Theological findings on apocryphal writings: Could they foster conflict resolution? Yes they could, say scholars at the Regensburg Centre for Advanced Studies Beyond Canon_.
It is an inconspicuous book, hardly larger or holding more pages than a paperback, that has been in the stacks of the University Library at the Catholic University of Eichstätt-Ingolstadt (KU) until recently. Telling from the worn edges of its pages, it looks as if the book in Hebrew script was picked up often. Despite its condition, the book is a valuable object – not because of the material value of this prayer book “Sidur Sefat Emet”, which is still widely used in Germany today. What makes it a treasure is a short handwritten note in the envelope: “Wolf Grünebaum, Sulzbürg i. Obpf, 4. Mai 1926“.
At first glance, it is merely a printed textbook for religious education in a foreign language. But the genesis of the 1903 edition of "Kurze biblische Geschichte für die unteren Schuljahre der katholischen Volksschule" (short biblical history for the lower years of Catholic elementary school), published in the language of the indigenous Mapuche, provides special insights into the time of missionary work by the Bavarian Capuchins in Chile. A digital re-edition project implemented by the Catholic University of Eichstätt-Ingolstadt KU, which has now come to a conclusion, focuses especially on the ambivalent translation and dissemination history of the work.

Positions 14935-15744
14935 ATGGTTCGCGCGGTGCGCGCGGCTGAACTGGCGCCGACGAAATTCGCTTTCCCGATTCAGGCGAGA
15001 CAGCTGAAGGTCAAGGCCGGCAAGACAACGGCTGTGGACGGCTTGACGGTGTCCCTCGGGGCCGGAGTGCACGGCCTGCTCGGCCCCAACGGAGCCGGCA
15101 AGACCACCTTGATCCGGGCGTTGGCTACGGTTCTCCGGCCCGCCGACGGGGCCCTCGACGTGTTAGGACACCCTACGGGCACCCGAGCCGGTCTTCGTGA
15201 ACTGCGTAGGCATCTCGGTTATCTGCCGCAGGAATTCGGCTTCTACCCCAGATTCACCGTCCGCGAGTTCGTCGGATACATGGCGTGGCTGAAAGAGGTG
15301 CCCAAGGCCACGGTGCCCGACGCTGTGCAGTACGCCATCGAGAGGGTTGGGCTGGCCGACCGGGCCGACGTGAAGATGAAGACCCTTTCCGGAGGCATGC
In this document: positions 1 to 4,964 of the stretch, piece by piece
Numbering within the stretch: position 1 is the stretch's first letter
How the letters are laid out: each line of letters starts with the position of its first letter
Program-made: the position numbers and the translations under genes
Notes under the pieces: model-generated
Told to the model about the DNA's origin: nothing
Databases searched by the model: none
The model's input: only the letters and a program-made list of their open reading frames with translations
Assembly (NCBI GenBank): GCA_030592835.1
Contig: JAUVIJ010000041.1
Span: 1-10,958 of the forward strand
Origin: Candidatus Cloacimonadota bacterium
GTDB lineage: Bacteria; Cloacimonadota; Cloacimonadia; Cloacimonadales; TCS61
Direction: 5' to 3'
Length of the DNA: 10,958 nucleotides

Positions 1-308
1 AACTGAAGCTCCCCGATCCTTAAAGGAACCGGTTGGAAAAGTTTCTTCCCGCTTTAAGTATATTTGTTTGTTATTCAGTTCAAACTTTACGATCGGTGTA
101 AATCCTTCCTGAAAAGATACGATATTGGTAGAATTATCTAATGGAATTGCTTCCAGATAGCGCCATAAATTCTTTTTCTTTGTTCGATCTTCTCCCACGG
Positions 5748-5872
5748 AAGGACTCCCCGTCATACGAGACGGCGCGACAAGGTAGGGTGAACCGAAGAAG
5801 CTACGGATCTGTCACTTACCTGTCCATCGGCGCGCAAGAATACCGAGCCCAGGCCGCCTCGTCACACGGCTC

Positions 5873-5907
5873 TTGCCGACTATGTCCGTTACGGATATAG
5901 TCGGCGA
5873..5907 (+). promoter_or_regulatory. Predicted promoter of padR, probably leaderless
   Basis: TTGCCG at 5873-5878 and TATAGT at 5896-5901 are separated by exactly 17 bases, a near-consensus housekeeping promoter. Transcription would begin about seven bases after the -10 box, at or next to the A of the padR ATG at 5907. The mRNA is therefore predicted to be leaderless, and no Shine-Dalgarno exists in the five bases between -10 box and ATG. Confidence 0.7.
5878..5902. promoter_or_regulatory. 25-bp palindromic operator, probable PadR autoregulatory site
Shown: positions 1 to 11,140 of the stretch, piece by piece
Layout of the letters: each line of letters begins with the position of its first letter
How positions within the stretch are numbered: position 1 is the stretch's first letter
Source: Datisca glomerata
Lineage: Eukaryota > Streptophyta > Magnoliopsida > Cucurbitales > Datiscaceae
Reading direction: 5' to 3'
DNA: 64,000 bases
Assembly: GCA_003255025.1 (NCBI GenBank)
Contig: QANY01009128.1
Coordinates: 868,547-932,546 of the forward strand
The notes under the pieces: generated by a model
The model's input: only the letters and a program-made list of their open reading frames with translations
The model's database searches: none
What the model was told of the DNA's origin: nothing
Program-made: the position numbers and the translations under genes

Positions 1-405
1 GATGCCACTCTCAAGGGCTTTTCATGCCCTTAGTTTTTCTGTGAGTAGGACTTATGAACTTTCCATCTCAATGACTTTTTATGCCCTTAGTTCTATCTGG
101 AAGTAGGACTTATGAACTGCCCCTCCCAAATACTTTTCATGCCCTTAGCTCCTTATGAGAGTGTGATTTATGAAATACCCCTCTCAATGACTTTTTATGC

In contrast to developments in Western Europe, religion continues to gain importance globally - also with regard to political processes of recent times. Even in the current Ukraine conflict, religion plays a role after the country’s Orthodox Church was split with the nation’s independence in the early 1990s. Knowledge about Orthodox Churches and Churches of the Christian Orient in the Middle East, however, remains scattered around the world.
Trying to gain an overview of Jewish history in pre-modern Bavaria, it is easy to lose track of the bigger picture in the seemingly chaotic succession of settling, expulsion and renewed settling. A new digital map, created by researchers of Catholic University Eichstätt-Ingolstadt, now provides us with a systematic insight into the history of Jewish settlements within the borders of modern-day Bavaria.